29  Dependency hell

Mastering dependency management


The contents for section are being revised. Thank you for your patience.

This chapter covers a few packages and tools to help explore, understand and keep track of your app-package dependencies.1 It’s not likely you’ll build an application that only relies on shiny, so it’s important to 1) know the packages and versions required for your application to function, and 2) ensure these packages are included in the correct DESCRIPTION field (or NAMESPACE).

I’ve created the shinypak R package In an effort to make each section accessible and easy to follow:

Install shinypak using pak (or remotes):

# install.packages('pak')

Review the chapters in each section:

list_apps(regex = '^28')
## # A tibble: 1 × 2
##   branch             last_updated       
##   <chr>              <dttm>             
## 1 28_dependency-hell 2024-02-21 12:36:47

Launch the app:

launch(app = "28_dependency-hell")

Download the app:

get_app(app = "28_dependency-hell")

29.1 Exploring dependencies

The first package we’ll cover is pak, which is, “A Fresh Approach to R Package Installation.pak includes two tools I’ve found to be incredibly helpful for understanding the dependencies in a given package (or a package I’m building): dependency trees and the dependency explainer.

Launch app with the shinypak package:


29.1.1 Trees

pak::pkg_deps_tree() shows us the dependencies for a particular package. To demonstrate how this function works, we’ll explore the dependencies in three packages:

  1. rlang: “Functions for Base Types and Core R and ‘Tidyverse’ Features”
  2. lifecycle: “Manage the Life Cycle of your Package Functions”, and
  3. vctrs: “Vector Helpers”

Let’s start with the rlang package:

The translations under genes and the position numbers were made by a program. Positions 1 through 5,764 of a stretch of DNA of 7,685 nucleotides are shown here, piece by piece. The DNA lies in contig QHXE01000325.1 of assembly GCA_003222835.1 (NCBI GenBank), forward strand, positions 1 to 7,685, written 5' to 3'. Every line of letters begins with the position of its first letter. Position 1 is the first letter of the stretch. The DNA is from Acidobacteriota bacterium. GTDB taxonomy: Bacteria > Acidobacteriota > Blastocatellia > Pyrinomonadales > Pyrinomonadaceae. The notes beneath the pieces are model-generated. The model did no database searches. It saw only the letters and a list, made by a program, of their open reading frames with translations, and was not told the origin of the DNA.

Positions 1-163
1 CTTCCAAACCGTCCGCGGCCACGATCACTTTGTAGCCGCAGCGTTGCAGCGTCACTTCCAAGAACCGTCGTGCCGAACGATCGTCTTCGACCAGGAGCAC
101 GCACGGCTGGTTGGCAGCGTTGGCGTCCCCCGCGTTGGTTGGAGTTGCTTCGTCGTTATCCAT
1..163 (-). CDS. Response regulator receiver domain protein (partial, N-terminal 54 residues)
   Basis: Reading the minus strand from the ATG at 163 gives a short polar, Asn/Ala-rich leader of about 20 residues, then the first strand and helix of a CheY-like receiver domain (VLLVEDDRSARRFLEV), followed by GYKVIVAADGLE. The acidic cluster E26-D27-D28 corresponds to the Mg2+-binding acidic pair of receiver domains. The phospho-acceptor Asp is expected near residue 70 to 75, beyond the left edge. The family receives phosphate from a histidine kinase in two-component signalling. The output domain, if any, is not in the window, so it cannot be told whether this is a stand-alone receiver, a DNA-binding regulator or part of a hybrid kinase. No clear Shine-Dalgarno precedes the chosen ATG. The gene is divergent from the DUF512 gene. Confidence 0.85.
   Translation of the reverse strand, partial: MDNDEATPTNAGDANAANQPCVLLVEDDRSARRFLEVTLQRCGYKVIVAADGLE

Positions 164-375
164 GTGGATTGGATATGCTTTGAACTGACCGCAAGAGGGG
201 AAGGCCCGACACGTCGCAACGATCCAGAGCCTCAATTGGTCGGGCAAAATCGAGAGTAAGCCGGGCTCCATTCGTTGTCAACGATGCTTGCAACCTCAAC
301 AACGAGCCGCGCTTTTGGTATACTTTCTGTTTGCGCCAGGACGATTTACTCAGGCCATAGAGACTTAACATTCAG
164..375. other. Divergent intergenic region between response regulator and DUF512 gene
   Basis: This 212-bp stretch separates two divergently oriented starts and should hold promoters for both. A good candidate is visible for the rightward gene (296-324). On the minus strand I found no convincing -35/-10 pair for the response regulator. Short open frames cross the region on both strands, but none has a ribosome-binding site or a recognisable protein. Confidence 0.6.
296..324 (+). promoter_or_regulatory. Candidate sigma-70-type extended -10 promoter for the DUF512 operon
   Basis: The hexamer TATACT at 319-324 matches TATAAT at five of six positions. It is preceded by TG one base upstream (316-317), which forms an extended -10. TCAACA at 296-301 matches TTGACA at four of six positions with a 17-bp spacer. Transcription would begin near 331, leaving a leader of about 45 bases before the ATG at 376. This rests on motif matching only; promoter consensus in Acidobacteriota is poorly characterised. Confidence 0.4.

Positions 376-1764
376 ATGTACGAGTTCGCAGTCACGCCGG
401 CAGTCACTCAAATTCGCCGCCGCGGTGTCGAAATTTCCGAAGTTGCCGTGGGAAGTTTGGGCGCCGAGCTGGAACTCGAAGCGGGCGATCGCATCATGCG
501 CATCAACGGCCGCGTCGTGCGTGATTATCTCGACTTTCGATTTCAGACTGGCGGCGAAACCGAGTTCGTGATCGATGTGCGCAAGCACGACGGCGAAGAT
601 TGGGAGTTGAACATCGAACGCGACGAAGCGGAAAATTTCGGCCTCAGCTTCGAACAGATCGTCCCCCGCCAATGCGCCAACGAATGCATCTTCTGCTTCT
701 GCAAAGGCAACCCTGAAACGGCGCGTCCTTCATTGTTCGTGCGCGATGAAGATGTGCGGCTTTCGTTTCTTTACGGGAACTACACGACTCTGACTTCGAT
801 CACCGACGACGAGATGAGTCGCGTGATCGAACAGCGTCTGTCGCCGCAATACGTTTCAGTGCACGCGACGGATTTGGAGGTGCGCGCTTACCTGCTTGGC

rlang 1.1.1 ✨

Key:  ✨ new

rlang is “a collection of frameworks and APIs for programming with R” and it’s built with only base R packages (that’s why it’s DESCRIPTION file only Imports the utils package):


Now lets look at lifecycle:

pak::pkg_deps_tree(pkg = "lifecycle")
lifecycle 1.0.3 ✨ ⬇ (123.60 kB)               
├─cli 3.6.1 ✨
├─glue 1.6.2 ✨
└─rlang 1.1.1 ✨

lifecycle depends on cli, glue, and rlang.

  • cli: “Helpers for Developing Command Line Interfaces”

  • glue: “Interpreted String Literals

If we look at the DESCRIPTION file for lifecycle, it also imports cli, glue, and rlang (and specifies versions for cli and rlang)

    cli (>= 3.4.0),
    rlang (>= 1.1.0)

Finally, lets look at the dependencies in the vctrs package. The DESCRIPTION file for vctrs imports cli, glue, lifecycle, and rlang

    cli (>= 3.4.0),
    lifecycle (>= 1.0.3),
    rlang (>= 1.1.0)

If we check the dependency tree, we see the cli, glue, and rlang are listed twice (once for vctrs, and again for lifecycle):

pak::pkg_deps_tree(pkg = "vctrs")
vctrs 0.6.4 ✨                               
├─cli 3.6.1 ✨
├─glue 1.6.2 ✨
├─lifecycle 1.0.3 ✨ ⬇ (123.60 kB)
│ ├─cli
│ ├─glue
│ └─rlang 1.1.1 ✨

Key:  ✨ new |  ⬇ download

vctrs depends on cli, glue, rlang, and lifecycle (which also depends on cli, glue, and rlang)

29.1.2 Explain

We can show dependency relationships with pak::pkg_deps_explain(). For example,

How does lifecycle depend on rlang?

pak::pkg_deps_explain("lifecycle", "rlang")
lifecycle -> rlang 

How does vctrs depend on rlang?

pak::pkg_deps_explain("vctrs", "rlang")
vctrs -> lifecycle -> rlang                                    
vctrs -> rlang